Some flavors give 25 or 50 percent of the amount of caffeine in a serving.

What our tester says: “As a runner myself, this is my favorite energy gel. I enjoy all of the flavors and find them easy to take mid-run. I also like to alternate between caffeinated and caffeine-free gels for a bit of a performance edge without overdoing it.”

Potential downsides: may cause digestive discomfort if not consumed with enough water

Best organic energy gel

Clif Shot Energy Gels

  • Price: $
  • Flavors: mocha, double espresso, razz, citrus, vanilla, strawberry
  • Carbs per serving: 24–25 grams
  • Caffeine: in some flavors
  • Sugar source: maltodextrin, cane sugar
  • Best for: athletes looking for an affordable organic product

Clif Bar & Company is known for its bars and snacks, but it also offers a line of organic energy gels.

Clif Shot Energy gels are made from non-GMO ingredients.

The gels are less expensive than others on the market, which is positive. Some reviewers recommend double-checking the caffeine content of the flavors they consume, as some contain more than 50 or 100 percent of the amount of the drug needed to make a cup of coffee.

What our tester says: “I found the flavors of these gels to be pleasant, and they were easy on my stomach when I took them during long runs.”

Potential downsides: may cause stomach upset in some runners

Best keto-friendly energy gel


  • Price: $$$
  • Flavors: orange, strawberry banana
  • Carbs per serving: 19 grams
  • Caffeine: no
  • Sugar source: SuperStarch
  • Best for: athletes who follow a low carb or keto diet

Ucan sells products that contain its proprietary SuperStarch, a low-GI complexCarbohydrate that is designed to provide steady energy rather than spike blood sugar levels.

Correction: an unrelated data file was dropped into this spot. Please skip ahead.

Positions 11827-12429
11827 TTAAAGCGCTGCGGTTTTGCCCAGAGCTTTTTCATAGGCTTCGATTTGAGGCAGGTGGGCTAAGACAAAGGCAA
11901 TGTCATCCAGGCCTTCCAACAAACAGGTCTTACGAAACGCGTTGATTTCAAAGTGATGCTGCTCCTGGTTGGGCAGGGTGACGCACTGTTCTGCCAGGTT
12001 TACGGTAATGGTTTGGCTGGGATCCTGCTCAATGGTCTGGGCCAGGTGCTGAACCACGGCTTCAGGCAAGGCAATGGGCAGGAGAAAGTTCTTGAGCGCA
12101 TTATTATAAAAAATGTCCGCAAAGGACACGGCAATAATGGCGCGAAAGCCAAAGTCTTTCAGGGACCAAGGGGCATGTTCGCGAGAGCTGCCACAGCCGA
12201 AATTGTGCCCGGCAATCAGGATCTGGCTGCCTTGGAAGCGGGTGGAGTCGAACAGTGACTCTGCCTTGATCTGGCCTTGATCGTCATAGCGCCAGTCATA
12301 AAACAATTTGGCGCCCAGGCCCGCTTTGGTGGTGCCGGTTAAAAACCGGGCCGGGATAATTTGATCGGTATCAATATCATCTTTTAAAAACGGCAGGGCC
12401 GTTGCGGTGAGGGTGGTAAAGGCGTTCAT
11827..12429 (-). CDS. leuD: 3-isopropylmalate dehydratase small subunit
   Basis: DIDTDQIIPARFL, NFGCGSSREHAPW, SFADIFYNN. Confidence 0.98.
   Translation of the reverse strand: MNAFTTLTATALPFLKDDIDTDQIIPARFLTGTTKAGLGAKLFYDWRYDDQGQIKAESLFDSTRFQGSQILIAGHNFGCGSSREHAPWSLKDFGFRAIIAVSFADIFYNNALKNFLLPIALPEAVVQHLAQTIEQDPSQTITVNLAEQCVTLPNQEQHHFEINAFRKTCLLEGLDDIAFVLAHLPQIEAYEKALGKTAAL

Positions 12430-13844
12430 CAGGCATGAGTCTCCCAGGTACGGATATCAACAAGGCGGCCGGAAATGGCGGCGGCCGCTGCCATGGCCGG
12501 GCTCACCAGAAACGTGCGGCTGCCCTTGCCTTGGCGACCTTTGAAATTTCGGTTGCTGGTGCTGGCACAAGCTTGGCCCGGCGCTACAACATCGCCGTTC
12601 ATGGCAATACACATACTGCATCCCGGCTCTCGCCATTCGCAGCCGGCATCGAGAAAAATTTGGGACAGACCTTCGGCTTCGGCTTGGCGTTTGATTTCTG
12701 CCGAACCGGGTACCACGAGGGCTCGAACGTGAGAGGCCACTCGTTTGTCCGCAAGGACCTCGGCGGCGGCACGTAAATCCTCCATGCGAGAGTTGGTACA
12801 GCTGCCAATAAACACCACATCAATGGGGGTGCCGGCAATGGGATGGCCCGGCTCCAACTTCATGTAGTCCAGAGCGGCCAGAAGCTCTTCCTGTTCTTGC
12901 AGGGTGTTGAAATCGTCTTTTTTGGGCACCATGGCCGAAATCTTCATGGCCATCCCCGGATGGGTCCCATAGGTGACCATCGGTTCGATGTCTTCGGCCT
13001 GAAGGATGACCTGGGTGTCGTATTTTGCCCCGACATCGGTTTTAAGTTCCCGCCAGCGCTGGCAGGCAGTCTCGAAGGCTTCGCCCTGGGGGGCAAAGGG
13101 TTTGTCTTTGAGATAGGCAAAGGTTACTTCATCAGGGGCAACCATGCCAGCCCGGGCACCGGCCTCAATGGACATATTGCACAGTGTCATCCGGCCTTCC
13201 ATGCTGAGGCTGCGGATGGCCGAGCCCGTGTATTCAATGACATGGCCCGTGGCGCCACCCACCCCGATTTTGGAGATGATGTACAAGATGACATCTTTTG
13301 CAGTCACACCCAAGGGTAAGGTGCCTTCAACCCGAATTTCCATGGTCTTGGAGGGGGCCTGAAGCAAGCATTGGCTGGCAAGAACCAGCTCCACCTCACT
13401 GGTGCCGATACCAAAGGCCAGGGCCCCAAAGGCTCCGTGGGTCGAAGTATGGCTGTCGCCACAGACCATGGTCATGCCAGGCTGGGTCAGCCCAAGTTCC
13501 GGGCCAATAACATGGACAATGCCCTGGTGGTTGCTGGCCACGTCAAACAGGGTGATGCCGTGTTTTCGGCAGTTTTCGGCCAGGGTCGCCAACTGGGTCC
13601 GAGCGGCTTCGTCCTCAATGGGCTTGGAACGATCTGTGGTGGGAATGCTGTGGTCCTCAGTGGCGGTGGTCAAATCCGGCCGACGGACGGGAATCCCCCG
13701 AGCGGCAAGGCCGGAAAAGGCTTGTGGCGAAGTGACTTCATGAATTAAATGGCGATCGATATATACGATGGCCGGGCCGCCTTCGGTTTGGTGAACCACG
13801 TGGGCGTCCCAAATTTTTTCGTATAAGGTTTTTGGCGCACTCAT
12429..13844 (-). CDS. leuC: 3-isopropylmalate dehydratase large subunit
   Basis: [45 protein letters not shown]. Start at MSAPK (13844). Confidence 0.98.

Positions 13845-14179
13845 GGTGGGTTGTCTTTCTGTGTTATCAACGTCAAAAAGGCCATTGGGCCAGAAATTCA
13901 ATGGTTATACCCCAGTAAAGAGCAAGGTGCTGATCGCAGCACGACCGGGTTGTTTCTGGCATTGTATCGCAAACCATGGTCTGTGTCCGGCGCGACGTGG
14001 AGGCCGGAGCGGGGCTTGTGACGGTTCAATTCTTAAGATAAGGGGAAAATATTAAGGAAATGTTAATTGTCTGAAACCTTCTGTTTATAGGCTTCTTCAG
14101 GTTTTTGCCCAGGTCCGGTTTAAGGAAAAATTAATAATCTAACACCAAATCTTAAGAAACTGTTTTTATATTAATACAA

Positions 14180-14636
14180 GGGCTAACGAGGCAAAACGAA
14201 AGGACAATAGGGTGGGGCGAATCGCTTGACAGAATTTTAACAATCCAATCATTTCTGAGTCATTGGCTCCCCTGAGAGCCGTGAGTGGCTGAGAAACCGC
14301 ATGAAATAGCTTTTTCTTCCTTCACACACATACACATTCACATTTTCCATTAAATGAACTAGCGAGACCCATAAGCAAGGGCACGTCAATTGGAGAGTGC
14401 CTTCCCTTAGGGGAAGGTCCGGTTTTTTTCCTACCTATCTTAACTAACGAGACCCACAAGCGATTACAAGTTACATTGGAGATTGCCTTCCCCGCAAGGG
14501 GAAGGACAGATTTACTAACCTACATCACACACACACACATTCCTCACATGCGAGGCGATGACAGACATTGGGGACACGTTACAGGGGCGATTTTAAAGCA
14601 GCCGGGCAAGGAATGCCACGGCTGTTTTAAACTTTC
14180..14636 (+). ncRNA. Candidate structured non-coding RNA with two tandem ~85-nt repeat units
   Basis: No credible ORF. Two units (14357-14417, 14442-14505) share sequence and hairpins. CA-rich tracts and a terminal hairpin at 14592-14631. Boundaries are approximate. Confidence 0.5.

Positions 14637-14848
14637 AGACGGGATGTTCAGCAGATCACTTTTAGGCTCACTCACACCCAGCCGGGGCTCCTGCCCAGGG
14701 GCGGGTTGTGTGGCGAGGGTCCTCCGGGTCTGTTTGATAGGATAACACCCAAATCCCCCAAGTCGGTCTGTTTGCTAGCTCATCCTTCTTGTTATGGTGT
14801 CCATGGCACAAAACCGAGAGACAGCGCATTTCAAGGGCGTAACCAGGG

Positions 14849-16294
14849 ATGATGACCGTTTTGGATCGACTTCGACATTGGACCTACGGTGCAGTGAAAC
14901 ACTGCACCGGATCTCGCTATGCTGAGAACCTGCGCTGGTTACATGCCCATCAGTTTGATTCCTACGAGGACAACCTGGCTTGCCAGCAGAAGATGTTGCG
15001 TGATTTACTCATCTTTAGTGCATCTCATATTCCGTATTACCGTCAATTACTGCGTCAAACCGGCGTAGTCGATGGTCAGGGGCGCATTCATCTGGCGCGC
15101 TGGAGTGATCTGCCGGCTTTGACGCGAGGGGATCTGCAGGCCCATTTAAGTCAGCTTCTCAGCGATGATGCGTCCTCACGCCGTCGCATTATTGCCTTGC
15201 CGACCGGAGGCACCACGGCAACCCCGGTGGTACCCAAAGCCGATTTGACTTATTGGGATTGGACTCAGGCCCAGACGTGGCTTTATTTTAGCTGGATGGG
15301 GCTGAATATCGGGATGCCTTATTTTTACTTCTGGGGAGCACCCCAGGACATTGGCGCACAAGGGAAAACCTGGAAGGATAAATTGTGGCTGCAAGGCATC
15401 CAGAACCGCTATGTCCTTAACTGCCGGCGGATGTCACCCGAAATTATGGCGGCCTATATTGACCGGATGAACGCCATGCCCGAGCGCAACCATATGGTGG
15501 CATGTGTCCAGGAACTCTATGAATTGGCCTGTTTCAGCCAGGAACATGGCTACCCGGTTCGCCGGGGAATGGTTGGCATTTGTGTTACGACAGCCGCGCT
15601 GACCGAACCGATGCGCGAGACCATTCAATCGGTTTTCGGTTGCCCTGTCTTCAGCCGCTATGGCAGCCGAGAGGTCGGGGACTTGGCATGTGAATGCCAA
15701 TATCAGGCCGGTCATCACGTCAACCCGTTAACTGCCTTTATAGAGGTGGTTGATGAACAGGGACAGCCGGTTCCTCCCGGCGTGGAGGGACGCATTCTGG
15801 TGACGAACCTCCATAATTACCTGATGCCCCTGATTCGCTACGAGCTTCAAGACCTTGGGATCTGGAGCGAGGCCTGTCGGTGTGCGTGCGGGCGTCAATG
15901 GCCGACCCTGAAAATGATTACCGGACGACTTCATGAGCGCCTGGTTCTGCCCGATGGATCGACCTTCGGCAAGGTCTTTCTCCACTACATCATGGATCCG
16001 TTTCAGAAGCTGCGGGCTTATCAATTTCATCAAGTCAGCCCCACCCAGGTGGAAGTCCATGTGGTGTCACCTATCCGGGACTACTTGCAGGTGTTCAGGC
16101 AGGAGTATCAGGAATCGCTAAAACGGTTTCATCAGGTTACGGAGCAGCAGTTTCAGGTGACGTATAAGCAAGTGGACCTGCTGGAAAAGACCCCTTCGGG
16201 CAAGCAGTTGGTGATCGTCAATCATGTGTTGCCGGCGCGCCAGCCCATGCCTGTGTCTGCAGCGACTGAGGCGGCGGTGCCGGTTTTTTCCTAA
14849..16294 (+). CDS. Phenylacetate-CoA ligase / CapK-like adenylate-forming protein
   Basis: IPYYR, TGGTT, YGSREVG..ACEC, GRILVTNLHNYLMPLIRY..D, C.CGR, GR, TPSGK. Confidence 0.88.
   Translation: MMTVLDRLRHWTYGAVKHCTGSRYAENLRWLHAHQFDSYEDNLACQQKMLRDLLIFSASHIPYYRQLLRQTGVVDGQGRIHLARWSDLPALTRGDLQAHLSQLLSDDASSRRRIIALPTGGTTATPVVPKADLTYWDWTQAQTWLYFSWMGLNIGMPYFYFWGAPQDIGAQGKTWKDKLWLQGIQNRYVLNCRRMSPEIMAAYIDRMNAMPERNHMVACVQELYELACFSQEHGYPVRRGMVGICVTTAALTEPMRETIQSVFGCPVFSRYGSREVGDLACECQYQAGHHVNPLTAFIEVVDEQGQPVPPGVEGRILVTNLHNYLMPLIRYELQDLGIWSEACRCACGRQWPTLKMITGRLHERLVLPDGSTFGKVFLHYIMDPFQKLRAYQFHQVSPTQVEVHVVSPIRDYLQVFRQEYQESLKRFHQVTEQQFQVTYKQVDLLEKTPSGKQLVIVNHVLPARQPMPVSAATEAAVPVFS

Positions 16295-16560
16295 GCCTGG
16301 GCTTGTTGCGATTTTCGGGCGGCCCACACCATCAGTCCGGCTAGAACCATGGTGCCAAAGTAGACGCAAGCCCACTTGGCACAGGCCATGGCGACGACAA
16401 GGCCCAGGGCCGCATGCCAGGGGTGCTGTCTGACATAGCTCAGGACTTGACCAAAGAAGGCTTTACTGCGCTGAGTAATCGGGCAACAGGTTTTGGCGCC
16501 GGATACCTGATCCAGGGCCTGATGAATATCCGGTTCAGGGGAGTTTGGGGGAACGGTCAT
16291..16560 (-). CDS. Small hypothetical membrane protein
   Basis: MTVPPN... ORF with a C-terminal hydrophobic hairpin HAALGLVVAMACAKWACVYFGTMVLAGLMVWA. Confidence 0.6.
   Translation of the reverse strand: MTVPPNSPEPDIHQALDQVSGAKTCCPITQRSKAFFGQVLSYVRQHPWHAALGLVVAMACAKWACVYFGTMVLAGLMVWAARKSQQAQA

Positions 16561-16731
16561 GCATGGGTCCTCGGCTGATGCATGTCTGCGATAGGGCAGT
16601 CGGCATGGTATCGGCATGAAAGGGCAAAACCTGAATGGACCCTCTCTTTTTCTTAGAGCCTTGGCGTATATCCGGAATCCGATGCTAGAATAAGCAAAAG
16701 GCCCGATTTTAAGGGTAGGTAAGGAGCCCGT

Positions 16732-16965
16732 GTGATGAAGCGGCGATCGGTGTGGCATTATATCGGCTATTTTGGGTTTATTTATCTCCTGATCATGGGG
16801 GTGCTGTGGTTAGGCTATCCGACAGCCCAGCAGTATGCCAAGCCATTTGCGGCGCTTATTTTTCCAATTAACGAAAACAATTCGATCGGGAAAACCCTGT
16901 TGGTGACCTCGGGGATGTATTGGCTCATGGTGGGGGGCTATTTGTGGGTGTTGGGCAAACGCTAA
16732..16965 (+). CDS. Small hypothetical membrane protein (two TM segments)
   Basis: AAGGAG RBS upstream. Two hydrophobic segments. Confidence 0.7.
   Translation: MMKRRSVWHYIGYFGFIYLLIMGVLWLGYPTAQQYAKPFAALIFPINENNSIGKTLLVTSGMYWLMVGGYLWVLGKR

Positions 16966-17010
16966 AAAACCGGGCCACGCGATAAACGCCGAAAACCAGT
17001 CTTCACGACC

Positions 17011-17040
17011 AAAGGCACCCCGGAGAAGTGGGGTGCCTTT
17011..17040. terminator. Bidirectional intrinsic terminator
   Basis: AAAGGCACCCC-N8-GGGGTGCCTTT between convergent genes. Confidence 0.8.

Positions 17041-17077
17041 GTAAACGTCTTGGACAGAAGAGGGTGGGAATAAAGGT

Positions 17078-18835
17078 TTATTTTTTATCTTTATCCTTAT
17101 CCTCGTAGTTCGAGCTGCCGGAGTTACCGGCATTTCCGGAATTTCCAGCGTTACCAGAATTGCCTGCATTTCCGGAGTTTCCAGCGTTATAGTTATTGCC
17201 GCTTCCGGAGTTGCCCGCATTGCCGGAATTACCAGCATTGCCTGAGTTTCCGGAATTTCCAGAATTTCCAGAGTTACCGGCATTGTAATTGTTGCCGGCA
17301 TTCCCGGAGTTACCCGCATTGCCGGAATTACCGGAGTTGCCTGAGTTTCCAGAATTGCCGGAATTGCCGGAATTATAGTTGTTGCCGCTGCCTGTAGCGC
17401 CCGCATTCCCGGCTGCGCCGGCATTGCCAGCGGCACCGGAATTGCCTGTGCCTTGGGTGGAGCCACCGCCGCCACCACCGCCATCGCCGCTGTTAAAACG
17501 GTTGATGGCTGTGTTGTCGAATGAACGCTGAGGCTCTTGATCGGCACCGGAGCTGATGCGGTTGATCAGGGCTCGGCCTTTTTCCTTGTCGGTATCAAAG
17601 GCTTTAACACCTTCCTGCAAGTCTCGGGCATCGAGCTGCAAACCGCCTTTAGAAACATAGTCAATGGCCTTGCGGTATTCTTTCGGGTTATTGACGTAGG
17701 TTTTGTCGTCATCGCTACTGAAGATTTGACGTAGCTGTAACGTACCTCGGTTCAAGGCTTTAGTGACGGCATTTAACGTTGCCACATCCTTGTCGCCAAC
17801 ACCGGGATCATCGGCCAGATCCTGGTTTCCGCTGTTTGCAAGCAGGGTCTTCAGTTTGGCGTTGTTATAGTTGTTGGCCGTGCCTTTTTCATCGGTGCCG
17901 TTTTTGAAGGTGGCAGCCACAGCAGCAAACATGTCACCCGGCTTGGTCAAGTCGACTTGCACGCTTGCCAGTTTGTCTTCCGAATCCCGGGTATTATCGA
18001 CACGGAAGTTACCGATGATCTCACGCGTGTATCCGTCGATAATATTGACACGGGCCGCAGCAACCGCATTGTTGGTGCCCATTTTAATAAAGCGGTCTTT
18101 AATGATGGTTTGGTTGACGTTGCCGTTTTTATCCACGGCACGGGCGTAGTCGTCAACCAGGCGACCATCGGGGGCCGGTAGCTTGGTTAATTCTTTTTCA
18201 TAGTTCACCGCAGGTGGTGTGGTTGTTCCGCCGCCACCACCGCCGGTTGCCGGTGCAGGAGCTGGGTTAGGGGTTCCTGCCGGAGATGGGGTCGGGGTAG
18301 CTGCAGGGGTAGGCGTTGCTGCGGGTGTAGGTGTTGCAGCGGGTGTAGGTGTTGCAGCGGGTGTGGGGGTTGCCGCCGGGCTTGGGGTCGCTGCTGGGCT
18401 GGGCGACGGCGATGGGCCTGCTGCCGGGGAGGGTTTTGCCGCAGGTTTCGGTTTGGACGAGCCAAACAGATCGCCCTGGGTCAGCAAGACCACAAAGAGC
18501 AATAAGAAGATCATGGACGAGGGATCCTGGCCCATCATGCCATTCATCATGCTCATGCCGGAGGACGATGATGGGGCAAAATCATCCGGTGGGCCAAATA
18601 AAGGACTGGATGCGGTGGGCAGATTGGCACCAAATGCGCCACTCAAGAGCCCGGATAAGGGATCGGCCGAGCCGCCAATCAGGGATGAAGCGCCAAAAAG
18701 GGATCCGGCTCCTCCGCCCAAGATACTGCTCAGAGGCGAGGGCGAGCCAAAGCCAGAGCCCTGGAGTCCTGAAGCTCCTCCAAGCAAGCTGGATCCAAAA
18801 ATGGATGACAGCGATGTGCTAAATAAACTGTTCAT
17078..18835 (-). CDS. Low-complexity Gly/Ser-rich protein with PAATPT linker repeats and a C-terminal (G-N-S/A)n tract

Preliminary research has shown potential benefits of SuperStarch, although more research is needed (4, 5).

Because UCAN Edge uses SuperStarch rather than more traditional sugar ingredients, the company claims it may be a suitable choice for those who follow a keto diet.

The gels are vegan and non-GMO.

Several people have positive reviews of UCAN Edge, with many saying how easy it is to use.

Potential downsides: expensive, larger size than other gels, contains erythritol, not the best-tasting option

Best gluten-free energy gel

Honey Stinger Energy Gels

  • Price: $
  • Flavors: acai pomegranate, gold, fruit smoothie, strawberry kiwi
  • Carbs per serving: 24–26 grams
  • Caffeine: in some flavors
  • Sugar source: organic honey, organic tapioca syrup
  • Best for: athletes with celiac disease or other gluten-related disorders

Honey Stinger is known for its use of organic honey in its sports nutrition products.

The energy gels are free of dairy, soy, and nuts, making them a good choice for runners with allergies.

These gels have added electrolytes to help you stay hydrated during longer training sessions, but you’ll still need to take them with water.

Many runners find the honey-based gels easier to digest than other gels.

The only flavor that provides a lot of caffeine is strawberry kiwi.

Potential downsides: original gold flavor isn’t the best-tasting

Spring Energy Any Distance Fuel

  • Price: $$$
  • Flavors: canaberry
  • Carbs per serving: 17 grams
  • Caffeine: no
  • Sugar source: basmati rice, fruit, maple syrup
  • Best for: athletes who prefer natural ingredients and don’t mind paying a little extra for them

Spring Energy uses natural ingredients in its products.

The Any Distance Fuel has one flavor, canaberry, which is described as mildly sweet.

It’s also free of gluten-containing ingredients and produced in a gluten-free facility, making it a good option if you have a gluten-related disorder.

Spring Energy offers a variety of gel products, including Speednut, Hill Aid, and Long Haul, which have different calories, caffeine, and other ingredients.

Happy customers appreciate the gel’s whole-food ingredients, such as basmati rice and fruit.

Potential downsides: expensive, only one flavor available

Best vegan energy gel

PNG Refuel Gel

  • Price: $
  • Flavors: orange cream, watermelon cucumber
  • Carbs per serving: 21 grams
  • Caffeine: no
  • Sugar source: maltodextrin, dextrose
  • Best for: vegan athletes who also want a source of electrolytes

Pinnacle Nutrition Group (PNG) makes sports nutrition supplements, gels, and drinks.

If you have a disorder related to the wheat, you may want to be cautious if you purchase the Refuel Gel.

The gel has added electrolytes that can be helpful during long training sessions.